As a rule of thumb, I love to use nature – in some form – in decorating throughout my home. And the beauty in decorating with nature is that I can create a very natural ebb and flow attitude in my home, so there is always a nice natural transitioning from one season to the next. And when it’s punctuated with a holiday, like Christmas, I like to naturally pump up the volume. It’s a great way to build on what I have and create some unexpected and beautiful combinations. And when the Christmas holidays are over, I make sure that there are still elements of this festive time that keeps my home seamlessly looking fresh well into the winter months.
One of my very favorite things to decorate with – the Amaryllis. I swear by these plants and their gorgeous flowers to add color, form, and scale to pretty much any spot in my house. And the funny thing is, that many times they do not bloom on cue for Christmas, and I’m O.K. with that (something to look forward to after the holidays). Their stems and plump buds are so sculptural, and just the look of them in the process of growing adds to the naturalist vibe I love so much this time of year. There are so many varieties of Amaryllis with simple to very full blossoms, soft pastel to bold colors, and short to extremely tall stems. You can buy the bulbs at your local nursery (they are the biggest and the best), as well as your local supermarket. The largest bulbs will produce more blooms. If the bulb is sold in a box, be sure to check the bulb for firmness, and no mold.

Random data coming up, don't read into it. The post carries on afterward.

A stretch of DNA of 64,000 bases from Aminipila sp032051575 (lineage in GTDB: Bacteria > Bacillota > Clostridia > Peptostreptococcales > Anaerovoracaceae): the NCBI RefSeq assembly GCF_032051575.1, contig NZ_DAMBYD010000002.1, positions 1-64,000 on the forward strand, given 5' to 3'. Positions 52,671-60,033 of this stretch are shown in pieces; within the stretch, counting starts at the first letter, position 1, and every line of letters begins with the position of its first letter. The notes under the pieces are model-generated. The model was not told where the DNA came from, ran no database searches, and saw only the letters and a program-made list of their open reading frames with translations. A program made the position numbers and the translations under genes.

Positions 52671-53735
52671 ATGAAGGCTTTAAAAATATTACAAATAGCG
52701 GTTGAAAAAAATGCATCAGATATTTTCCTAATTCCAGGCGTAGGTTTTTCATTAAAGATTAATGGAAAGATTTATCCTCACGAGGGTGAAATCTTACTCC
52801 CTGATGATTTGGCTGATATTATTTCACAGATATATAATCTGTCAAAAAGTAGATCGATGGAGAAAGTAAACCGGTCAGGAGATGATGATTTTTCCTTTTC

Each year, I come up with a rough idea of the vibe I want to create for the holidays (and beyond), and stick to one or two color combinations. For instance, keeping them all white, or a combo of soft pink and cream. Creating variety in height is also ideal to give you more versatility in styling.
And even though I’m focused on prepping for Thanksgiving, I know that now is the time to buy these bulbs and to plant them up.
I choose a pot that is about an inch larger than the bulb. Amaryllis bulbs like tight quarters. Also, I make sure it has good drainage. I fill the bottom of the pot with about an inch of small stones or broken-up seashells (you know the broken shell fragments you find at the beach – but usually bypass – next time collect them for your potting drainage needs). I then fill the pot halfway with a potting mixture and place the bulb. I fill around the bulb so that the top third of the bulb will be exposed above the soil line. I water well, and place in a sunny spot. Since I always plant-up multiples, I like to group my Amaryllis pots all together on a metal tray, so it’s easier to water them at once and not worry about leakage. And on a day-to-day basis, they look more impactful as a collection of potted bulbs. As they grow, I like to keep turning them so they will grow fairly straight. It’s important to keep moist, but not wet, and not to let them dry out. Adding moss to my pots helps – and looks good. When they start to flower, I move them from the bright light to their new designated locations with indirect light.
It can take anywhere between 7-10 weeks for the bulbs to bloom (depending on the variety and conditions). And with flowering periods that can last from 6-12 weeks(!), they’re the perfect thing to take my holiday decorating way into my winter.
Enjoying blooming amaryllis in the middle of a long New England winter always makes me so happy that I did my Amaryllis homework back in November!
*Today’s posting is dedicated to the memory of my very favorite uncle, Gyula Balogh – a fellow gardener, who’s down-to-earth and positive outlook on life will forever stay with me.